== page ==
Floating Point Numbers and Roundoff

CS 301 Lecture, Dr. Lawlor

Normalized Numbers

In C++, "float" and "double" store numbers in an odd way--internally they're really storing the number in scientific notation, like
    x = + 3.785746 * 105
Note that:
Scientific notation is designed to be compatible with slide rules (here's a circular slide rule demo); slide rules are basically a log table starting at 1.  This works because log(1) = 0, and log(a) + log(b) = log(ab).  But slide rules only give you the mantissa; you need to figure out the exponent yourself.  The "order of magnitude" guess that engineers (and I) like so much is just a calculation using zero significant digits--no mantissa, all exponent.

 One problem is scientific notation can represent the same number in several different ways:
    x = + 3.785746 * 105  = + 0.3785746 * 106 = + 0.03785746 * 107 = + 37.85746 * 104 

It's common to "normalize" a number in scientific notation so that:
  1. There's exactly one digit to the left of the decimal point.
  2. And that digit ain't zero.
This means the 105 version above is the "normal" way to write the number above.

In binary, a "normalized" number *always* has a 1 at the left of the decimal point (if it ain't zero, it's gotta be one).  So there's no reason to even store the 1; you just know it's there!

Roundoff in Arithmetic

They're funny old things, floats.  The fraction part (mantissa) only stores so much precision; further bits are lost.  For example, in reality,
    1.234* 104 + 7.654* 100 = 1.2347654 * 104
But if we only keep three decimal places,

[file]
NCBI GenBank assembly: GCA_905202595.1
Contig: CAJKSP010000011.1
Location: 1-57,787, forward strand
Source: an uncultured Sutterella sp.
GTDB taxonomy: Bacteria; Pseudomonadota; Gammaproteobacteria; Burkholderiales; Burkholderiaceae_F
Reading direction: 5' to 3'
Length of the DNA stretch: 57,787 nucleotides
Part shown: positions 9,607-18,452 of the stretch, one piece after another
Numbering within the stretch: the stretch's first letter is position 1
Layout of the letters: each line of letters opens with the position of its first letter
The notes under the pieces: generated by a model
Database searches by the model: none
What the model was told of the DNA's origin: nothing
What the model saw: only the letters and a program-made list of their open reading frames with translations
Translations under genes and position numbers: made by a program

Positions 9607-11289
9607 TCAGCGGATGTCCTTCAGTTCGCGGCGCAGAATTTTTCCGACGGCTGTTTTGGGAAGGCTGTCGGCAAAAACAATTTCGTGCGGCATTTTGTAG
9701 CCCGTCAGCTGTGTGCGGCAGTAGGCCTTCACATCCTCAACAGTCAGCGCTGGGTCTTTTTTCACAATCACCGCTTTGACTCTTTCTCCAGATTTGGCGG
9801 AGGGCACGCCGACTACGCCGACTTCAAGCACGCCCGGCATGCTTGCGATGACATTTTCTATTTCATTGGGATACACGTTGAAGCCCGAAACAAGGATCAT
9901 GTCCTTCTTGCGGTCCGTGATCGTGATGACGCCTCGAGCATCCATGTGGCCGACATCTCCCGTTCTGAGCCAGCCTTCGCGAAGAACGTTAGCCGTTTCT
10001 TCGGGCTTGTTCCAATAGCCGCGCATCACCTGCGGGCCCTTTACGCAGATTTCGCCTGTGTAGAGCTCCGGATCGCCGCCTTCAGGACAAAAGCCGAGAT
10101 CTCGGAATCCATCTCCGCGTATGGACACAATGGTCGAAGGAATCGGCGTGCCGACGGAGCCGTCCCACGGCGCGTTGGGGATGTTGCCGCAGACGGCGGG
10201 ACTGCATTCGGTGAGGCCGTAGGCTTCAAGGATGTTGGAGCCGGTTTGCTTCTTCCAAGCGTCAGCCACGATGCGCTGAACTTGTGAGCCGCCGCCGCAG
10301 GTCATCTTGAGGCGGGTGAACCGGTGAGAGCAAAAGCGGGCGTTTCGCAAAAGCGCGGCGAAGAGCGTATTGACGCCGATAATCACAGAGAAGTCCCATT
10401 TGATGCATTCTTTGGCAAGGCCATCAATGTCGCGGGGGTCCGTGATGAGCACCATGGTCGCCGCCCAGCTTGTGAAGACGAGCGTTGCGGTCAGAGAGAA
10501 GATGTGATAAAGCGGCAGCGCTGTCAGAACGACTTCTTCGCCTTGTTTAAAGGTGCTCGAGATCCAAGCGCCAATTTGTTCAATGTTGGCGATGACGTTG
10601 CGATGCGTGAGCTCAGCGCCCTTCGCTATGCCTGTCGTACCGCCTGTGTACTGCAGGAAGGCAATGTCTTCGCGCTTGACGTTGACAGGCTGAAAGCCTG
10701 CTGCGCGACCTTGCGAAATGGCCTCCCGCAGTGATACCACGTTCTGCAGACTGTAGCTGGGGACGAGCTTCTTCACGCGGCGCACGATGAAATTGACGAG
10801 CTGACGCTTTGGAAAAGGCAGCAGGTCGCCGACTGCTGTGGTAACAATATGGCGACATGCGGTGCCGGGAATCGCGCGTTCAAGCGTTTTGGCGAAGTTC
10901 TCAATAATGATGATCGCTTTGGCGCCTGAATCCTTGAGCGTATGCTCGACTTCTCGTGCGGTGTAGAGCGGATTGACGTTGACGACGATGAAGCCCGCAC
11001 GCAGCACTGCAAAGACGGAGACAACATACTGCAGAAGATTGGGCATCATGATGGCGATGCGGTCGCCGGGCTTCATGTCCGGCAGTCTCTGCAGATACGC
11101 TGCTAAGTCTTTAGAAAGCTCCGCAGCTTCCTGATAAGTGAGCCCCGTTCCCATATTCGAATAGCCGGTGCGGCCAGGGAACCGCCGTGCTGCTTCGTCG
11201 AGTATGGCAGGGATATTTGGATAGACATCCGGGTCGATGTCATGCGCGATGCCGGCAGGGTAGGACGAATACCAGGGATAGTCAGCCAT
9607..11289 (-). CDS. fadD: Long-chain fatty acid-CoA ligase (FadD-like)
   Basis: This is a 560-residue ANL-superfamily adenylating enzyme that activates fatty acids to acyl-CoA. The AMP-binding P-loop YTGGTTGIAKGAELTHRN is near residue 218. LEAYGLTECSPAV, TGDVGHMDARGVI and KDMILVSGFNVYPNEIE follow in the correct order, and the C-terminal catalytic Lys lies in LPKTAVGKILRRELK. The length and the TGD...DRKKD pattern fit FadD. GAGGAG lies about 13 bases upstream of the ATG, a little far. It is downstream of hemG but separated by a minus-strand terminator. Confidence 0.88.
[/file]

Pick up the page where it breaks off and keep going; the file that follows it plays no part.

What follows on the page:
1.234* 104 + 7.654* 100 = 1.234 * 104
which is to say, adding a tiny value to a great big value might not change the great big value at all, because the tiny value gets lost when rounding off to 3 places.   To avoid this "roundoff error", when you're doing arithmetic by hand, people recommend keeping lots of digits, and only rounding once, at the end.  But for a given value of "lots of digits", did you keep enough?

For example, on a real computer adding one to a float repeatedly will eventually stop changing the float!
float f=0.73;
while (1) {
volatile float g=f+1;
if (g==f) {
std::cout<<"f+1 == f at f="<< f <<", or 2^"<< log(f)/log(2.0) <<std::endl;
return 0;
else f=g;

(Try this in NetRun now!)

For "double", you can add one more times, but eventually the double will stop changing despite your additions.  Recall that for integers, adding one repeatedly will *never* give you the same value--eventually the integer will wrap around, but it won't just stop moving like floats!

This has really weird effects.  For example, floating-point arithmetic isn't "associative"--if you change the order of operations, you change the result due to accumulated roundoff.  In exact arithmetic:
    1.2355308 * 104 = 1.234* 104 + (7.654* 100 + 7.654* 100)
    1.2355308 * 104 = (1.234* 104 + 7.654* 100) + 7.654* 100
In other words, parenthesis don't matter if you're computing the exact result.  But to three decimal places,
    1.235 * 104 = 1.234* 104 + (7.654* 100 + 7.654* 100)
    1.234 * 104 = (1.234* 104 + 7.654* 100) + 7.654* 100
In the first line, the small values get added together, and together they're enough to move the big value.  But separately, they splat like bugs against the windshield of the big value, and don't affect it at all!
double lil=1.0;
double big=pow(2.0,53); //<- carefully chosen for IEEE 64-bit float (52 bits of fraction + implicit 1)
std::cout<<" big+(lil+lil) -big = "<< big+(lil+lil) -big <<std::endl;
std::cout<<"(big+lil)+lil -big = "<< (big+lil)+lil -big <<std::endl;

(Try this in NetRun now!)